Monday 30th November saw this year’s cohort of Upper Sixth students present the findings of their Extended Project Qualification (EPQ). The dedication, hard work and shear academic rigour of the projects shone through.
Congratulations go to the students for their expert levels of subject knowledge, evaluative skill and fielding of related questions in mature and erudite fashion. The event also showcased their marvellous public speaking abilities, while reinforcing the fact that they are now experts in each of the topic areas. They truly are a credit to themselves and Langley School.
COVID restrictions meant we were unable to invite parents on this occasion. However, the event was well attended and supported by the Headmaster, numerous staff and Sixth Form students, all in masks and at a social distance of course.
A summary of the projects:
1. Which form of population control is most ethical? Reuben had outstanding interaction with the audience, especially with his engaging population count game, handling complex questions with ease.
2. To what extent are high profile sports betting companies responsible for poor mental health amongst problem gamblers and should there be more limitations in place to prevent this? Leo produced an intricate presentation focusing on the darker side of gambling and the impact it has on mental health.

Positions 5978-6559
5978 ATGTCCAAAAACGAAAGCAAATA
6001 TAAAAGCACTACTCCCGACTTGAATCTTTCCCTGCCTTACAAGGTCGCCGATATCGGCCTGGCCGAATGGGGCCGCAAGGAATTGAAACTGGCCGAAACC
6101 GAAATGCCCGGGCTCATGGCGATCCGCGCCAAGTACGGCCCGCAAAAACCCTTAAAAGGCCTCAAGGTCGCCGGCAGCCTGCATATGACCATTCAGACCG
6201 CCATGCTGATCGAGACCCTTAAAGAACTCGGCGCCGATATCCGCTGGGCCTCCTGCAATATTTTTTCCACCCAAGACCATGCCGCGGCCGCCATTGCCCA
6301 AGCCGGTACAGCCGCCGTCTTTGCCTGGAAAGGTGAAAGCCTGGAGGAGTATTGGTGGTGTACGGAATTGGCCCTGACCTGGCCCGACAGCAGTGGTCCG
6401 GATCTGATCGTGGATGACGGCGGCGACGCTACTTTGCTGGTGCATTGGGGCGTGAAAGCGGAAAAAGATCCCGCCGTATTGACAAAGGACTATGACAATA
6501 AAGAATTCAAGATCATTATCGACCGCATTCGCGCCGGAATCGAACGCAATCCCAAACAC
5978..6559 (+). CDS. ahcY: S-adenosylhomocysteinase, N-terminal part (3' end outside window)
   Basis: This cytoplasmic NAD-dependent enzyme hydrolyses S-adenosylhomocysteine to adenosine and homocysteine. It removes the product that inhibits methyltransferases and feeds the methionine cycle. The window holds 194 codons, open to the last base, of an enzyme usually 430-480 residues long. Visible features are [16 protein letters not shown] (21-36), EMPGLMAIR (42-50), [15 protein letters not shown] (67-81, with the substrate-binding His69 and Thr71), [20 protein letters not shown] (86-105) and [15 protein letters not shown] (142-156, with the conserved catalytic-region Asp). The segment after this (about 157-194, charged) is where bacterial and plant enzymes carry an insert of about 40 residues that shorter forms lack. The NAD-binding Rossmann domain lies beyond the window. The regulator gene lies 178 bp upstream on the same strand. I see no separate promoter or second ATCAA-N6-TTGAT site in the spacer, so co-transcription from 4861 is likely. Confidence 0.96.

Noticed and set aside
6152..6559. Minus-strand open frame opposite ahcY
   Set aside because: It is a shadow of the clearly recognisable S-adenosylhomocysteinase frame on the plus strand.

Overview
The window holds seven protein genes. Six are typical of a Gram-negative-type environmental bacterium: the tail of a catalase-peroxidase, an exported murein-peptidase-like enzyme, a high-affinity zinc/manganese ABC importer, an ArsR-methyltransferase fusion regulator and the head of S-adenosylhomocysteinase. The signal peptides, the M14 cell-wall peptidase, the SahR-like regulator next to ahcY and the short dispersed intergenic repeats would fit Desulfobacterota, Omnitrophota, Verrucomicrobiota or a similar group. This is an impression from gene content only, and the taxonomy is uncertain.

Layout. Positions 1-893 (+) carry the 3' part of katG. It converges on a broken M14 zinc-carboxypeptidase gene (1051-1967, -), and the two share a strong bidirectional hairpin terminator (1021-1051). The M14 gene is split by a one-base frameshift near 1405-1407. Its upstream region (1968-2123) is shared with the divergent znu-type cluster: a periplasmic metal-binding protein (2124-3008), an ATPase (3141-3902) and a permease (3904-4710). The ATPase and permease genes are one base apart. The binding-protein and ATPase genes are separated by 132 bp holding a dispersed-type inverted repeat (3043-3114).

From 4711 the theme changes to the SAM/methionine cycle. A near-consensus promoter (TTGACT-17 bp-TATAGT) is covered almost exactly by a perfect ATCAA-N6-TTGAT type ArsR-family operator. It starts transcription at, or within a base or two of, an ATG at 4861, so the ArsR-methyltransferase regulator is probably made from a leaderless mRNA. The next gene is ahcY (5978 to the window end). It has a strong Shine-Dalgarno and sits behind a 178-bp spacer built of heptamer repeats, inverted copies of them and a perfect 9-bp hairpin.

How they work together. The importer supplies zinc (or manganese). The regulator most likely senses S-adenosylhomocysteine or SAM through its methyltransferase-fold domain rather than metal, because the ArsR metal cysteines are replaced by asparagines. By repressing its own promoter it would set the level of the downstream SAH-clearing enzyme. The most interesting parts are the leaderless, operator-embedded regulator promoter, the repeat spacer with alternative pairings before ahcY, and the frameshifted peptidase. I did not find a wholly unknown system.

3. To what extent is Guantanamo Bay unconstitutional? Lucy’s project was exceptionally well presented and raised some interesting points surrounding the ethical and legal implications of detaining prisoners without trial.
4. To What Extent Did the Citizens of Germany Support Hitler and the Nazi Party? One of the most thoroughly researched EPQs we have ever had, Freya produced an outstanding presentation produced to well beyond undergraduate level, displaying complex evaluative links between areas of study.
5. Were the bombings of Hiroshima and Nagasaki justified? James’ project was evaluatively strong, complex and focused. Amalgamating, political, ethical and technological arguments to best effect.
6. Psychopathic Behaviour – is it influenced by nature or nurture? Kira’s research delved into the lives and medical history of notorious serial killers, such as Ted Bundy. She applied aspects of neuropsychology as well as biological psychology and an understanding human behaviour to explain psychoticism.